Forgot your password?
typodupeerror

Comment: Re:Trust no one (Score 1) 325

by archeopterix (#26967557) Attached to: Combining BitTorrent With Darknets For P2P Privacy

I can't quite shake the notion that a "web of trust" is inherently fragile.

That as they scale upward and are increasingly interwoven there will be a breach, a tear - that will unravel very quickly.

I think otherwise. Web of trust has a great self-healing potential. A breach? Yup, this can happen, but the web of trust can deal with that. A friend that abuses your trust, loses the trust.

Think cannabis distribution - the whole war on drugs machine is against it. There are raids, agents posing as dealers and whatnot. And yet, it's basically easy to get dope, as long as you have some friends

Handhelds

We're Just Not That Into You, iPhone Apps 205

Posted by timothy
from the 99-percent-of-everything dept.
maximus1 writes "A new report compiled by iPhone analytics firm Pinch Media finds the majority of people stop using apps the day after they download them, and only 1 percent develop a long-term relationship with any given app. Instead, most tend to lose interest after a few minutes, according to this article. Paid apps fare slightly better. 30% of the people downloading a paid app return the next day compared to 20% who download a free app. No surprises that the survey found that apps that focused on games and entertainment seem to outlast other categories when it comes to long-term love."

Comment: Bring it on (Score 1) 449

by archeopterix (#26619991) Attached to: Apple Awarded Patent For iPhone Interface

Of course, perhaps a patent armageddon is just about due right now.

Bring it on. My big dream is a huge fucking armageddon where everyone sues everyone else over bogus IP, because that would effectively bring the end to the current IP mess. The alternative is much worse - a chilling effect that isn't seen by the general public.

Comment: It _should_ be (Score 2, Interesting) 933

by archeopterix (#26257581) Attached to: The Slippery Legal Slope of Cartoon Porn

The (Just) reason that child pornography is illegal is to stop the harming of children through its production.

Yeah, partly because of that. Cartoon CP shows the other reason. It is illegal because it is immoral. Morality isn't rational and it is easy for the lawmakers to cater to emotions of voters.

Think of the (nonexistant) children!

Education

+ - Driving to shops better for planet then walking?

Submitted by apodyopsis
apodyopsis (1048476) writes "The Times Online has done some research into uses of carbon, and come up with some startling research.

http://www.timesonline.co.uk/tol/news/uk/science/a rticle2195538.ece

from TFA:

"The climate could benefit if people avoided exercise, ate less and became couch potatoes. Provided, of course, they remembered to switch off the TV rather than leaving it on standby.""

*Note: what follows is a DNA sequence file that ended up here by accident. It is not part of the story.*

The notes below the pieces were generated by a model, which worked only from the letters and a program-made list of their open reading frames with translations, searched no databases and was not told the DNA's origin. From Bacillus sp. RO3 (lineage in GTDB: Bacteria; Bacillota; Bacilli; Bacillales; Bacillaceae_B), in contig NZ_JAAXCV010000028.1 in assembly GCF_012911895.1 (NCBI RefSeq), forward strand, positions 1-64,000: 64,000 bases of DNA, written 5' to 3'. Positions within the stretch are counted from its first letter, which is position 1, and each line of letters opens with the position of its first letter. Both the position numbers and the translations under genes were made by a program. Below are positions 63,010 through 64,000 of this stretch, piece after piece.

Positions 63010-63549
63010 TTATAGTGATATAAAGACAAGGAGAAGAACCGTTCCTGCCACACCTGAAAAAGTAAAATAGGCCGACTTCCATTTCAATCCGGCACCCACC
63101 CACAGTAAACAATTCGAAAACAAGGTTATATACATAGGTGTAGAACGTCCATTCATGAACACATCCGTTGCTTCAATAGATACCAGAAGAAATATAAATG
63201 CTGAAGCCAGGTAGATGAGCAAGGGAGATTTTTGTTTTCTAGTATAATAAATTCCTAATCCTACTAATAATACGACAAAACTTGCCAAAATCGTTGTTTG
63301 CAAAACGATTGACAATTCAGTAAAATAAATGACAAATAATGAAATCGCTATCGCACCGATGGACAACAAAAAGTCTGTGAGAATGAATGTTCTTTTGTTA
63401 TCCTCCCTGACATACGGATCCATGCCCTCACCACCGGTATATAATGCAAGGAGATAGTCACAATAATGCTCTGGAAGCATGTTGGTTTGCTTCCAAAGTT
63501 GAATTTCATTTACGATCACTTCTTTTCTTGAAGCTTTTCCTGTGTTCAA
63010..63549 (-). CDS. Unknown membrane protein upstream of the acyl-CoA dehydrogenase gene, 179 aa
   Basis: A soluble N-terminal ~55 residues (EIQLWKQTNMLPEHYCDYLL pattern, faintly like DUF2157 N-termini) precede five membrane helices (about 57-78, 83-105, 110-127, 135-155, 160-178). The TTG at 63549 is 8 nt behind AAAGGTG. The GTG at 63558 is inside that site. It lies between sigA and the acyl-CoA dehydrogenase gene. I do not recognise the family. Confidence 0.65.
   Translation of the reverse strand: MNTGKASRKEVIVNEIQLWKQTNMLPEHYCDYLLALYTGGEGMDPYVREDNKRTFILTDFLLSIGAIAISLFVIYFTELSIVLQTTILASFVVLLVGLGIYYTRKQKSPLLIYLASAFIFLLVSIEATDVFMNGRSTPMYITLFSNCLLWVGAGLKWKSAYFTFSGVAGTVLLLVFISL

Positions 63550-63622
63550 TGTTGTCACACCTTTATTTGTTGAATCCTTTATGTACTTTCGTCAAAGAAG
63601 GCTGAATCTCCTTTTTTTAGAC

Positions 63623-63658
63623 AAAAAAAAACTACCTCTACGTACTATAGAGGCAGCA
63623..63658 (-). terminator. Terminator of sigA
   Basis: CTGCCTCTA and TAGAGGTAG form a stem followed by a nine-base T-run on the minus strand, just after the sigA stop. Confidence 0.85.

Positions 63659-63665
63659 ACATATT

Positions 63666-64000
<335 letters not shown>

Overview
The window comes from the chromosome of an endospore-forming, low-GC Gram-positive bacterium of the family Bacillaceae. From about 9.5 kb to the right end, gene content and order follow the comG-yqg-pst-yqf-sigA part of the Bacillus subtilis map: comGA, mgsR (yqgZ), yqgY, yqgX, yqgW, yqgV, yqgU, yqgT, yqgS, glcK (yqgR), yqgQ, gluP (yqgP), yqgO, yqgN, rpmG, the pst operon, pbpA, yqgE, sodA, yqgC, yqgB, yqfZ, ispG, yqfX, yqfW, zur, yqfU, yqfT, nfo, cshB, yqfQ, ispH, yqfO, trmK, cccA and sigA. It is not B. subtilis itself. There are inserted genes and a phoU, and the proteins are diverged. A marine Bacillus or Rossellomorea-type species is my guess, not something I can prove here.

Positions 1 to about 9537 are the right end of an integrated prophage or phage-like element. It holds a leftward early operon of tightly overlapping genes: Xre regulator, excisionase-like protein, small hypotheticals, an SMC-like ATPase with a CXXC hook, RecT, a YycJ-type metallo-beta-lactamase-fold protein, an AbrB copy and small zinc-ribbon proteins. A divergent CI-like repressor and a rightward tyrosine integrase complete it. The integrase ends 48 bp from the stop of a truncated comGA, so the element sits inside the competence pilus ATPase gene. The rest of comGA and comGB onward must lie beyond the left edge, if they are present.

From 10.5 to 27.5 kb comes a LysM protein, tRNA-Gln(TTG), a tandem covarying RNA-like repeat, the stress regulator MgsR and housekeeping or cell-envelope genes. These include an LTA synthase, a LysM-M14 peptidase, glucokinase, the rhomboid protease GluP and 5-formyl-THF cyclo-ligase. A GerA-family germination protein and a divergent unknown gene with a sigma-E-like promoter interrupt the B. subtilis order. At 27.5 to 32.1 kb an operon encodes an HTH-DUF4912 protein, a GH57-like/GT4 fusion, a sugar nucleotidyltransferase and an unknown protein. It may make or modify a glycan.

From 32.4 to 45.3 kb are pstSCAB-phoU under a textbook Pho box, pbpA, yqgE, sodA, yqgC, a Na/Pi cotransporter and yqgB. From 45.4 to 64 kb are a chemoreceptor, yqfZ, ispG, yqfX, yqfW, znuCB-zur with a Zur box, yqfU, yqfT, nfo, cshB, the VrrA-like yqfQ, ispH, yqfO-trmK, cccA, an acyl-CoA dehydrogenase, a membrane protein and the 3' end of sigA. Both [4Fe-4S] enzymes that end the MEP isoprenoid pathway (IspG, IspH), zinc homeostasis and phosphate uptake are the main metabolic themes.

Microsoft

+ - Weather alert: Microsoft FUD storm ahead

Submitted by
xtaski
xtaski writes "In recent weeks, Microsoft seems to have gone out of its way to put Linux down, while boosting Linux. First, there was the bribetop scandal; then, the Wikipedia 'correction' affair. Now, the company is up to one of its oldest tricks: playing games with analyst reports. This time around, Sunbelt Software is working with the Yankee Group, a research company with a poor reputation in Linux circles, to produce its "yearly major survey comparing Windows to Linux." Here we go again."
Microsoft

+ - Weather alert: Microsoft FUD storm ahead

Submitted by
xtaski
xtaski writes "In recent weeks, Microsoft seems to have gone out of its way to put Linux down, while boosting Linux. First, there was the bribetop scandal; then, the Wikipedia 'correction' affair. Now, the company is up to one of its oldest tricks: playing games with analyst reports. This time around, Sunbelt Software is working with the Yankee Group, a research company with a poor reputation in Linux circles, to produce its "yearly major survey comparing Windows to Linux." Here we go again."
Java

+ - Java's Greatest Missed Opportunity?

Submitted by jg21
jg21 (677801) writes "It looks like Bruce Eckel has hit the nail on the head again. No sooner did he finish stirring debate by writing about the "departure of the Java hyper-enthusiasts," previously discussed here on Slashdot, than he now rubs salt in the wound by highlighting in AJAXWorld Magazine how and why Java missed its golden opportunity to become the language undergirding Rich Internet Applications. [From the article: "We must ask why Java applets haven't become ubiquitous on the internet as the client-side standard for RIAs....This is an especially poignant question because Gosling and team justified rushing Java out the door (thus casting in stone many poorly-considered decisions) so that it could enable the internet revolution. That's why the AWT and Applets were thrown in at the last second, reportedly taking a month from conception to completion."]"
Microsoft

+ - Microsoft wants to know... what's wrong with you?

Submitted by Fozzyuw
Fozzyuw (950608) writes "An article over at Gizmodo points out Microsofts new Xbox marketing campaign in Asia. From the article...